Effects of depression, metabolic syndrome, and cardiorespiratory fitness on mortality: Results from the Cooper Center Longitudinal Study

C. D. Rethorst, D. Leonard, C. E. Barlow, B. L. Willis, M. H. Trivedi, L. F. DeFina

Research output: Contribution to journalArticle

3 Scopus citations

Abstract

Background Depression and metabolic syndrome (MetS) are frequently comorbid disorders that are independently associated with premature mortality. Conversely, cardiorespiratory fitness (CRF) is associated with reduced mortality risk. These factors may interact to impact mortality; however, their effects have not been assessed concurrently. This analysis assessed the mortality risk of comorbid depression/MetS and the effect of CRF on mortality in those with depression/MetS. Methods Prospective study of 47 702 adults in the Cooper Center Longitudinal Study. Mortality status was attained from the National Death Index. History of depression was determined by patient response (yes or no) to a standardized medical history questionnaire. MetS was categorized using the American Heart Association/National Heart, Lung, and Blood Institute criteria. CRF was estimated from the final speed/grade of a treadmill graded exercise test. Results 13.9% reported a history of depression, 21.4% met criteria for MetS, and 3.0% met criteria for both MetS and history of depression. History of depression (HR = 1.24, p = 0.003) and MetS (HR = 1.28, p < 0.001) were independently associated with an increased mortality risk, with the greatest mortality risk among individuals with both a history of depression and MetS (HR = 1.59, p < 0.001). Higher CRF was associated with a significantly lower risk of mortality (p < 0.001) in all individuals, including those with MetS and/or a history of depression. Conclusions Those with higher levels CRF had reduced mortality risk in the context of depression/MetS. Interventions that improve CRF could have substantial impact on the health of persons with depression/MetS.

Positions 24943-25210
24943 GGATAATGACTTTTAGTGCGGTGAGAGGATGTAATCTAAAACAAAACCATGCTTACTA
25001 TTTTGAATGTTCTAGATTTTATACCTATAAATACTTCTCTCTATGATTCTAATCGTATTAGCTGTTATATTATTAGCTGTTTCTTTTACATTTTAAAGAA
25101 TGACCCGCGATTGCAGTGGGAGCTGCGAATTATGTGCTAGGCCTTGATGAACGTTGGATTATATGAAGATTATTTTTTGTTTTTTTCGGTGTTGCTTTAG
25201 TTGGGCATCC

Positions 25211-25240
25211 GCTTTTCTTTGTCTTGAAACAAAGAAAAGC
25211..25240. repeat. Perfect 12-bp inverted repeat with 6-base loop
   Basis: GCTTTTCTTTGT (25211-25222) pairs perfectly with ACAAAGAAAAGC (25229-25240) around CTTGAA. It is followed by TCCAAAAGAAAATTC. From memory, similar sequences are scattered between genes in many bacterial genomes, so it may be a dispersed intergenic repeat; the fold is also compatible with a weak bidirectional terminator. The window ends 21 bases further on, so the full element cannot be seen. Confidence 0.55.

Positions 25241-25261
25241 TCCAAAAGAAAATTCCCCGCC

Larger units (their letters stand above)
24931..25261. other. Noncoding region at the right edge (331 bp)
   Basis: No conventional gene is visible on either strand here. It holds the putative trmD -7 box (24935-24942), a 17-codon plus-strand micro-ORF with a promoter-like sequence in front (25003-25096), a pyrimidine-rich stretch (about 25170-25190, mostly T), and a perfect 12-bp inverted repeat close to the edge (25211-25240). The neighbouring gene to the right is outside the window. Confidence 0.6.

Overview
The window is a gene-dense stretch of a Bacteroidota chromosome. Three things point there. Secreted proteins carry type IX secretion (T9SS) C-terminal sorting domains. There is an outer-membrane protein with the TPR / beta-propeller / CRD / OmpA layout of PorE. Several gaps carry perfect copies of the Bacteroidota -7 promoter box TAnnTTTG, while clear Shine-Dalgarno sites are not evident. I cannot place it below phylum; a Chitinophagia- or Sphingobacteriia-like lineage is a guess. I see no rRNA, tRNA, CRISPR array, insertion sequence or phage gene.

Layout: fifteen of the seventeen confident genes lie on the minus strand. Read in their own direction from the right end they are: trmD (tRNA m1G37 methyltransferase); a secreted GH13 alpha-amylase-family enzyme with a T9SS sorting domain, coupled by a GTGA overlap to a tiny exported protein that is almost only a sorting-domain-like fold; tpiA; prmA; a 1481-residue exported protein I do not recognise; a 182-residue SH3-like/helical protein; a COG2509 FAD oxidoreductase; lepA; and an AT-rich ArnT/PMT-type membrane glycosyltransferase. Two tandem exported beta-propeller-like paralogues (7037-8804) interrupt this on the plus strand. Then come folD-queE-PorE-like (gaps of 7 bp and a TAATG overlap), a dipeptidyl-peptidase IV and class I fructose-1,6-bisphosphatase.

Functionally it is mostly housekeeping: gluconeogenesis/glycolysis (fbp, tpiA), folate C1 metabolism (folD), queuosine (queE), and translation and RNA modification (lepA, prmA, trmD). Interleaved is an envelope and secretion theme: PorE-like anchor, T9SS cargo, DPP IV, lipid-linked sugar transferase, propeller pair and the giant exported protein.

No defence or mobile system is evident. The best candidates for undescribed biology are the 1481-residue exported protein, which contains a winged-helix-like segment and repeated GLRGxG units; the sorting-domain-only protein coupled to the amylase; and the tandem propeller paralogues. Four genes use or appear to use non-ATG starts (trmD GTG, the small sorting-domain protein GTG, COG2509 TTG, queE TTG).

Original languageEnglish (US)
Pages (from-to)2414-2420
Number of pages7
JournalPsychological Medicine
Volume47
Issue number14
DOIs
StatePublished - Oct 1 2017

Keywords

  • Cardiorespiratory fitness
  • depression
  • metabolic syndrome
  • mortality
  • physical activity

ASJC Scopus subject areas

  • Applied Psychology
  • Psychiatry and Mental health

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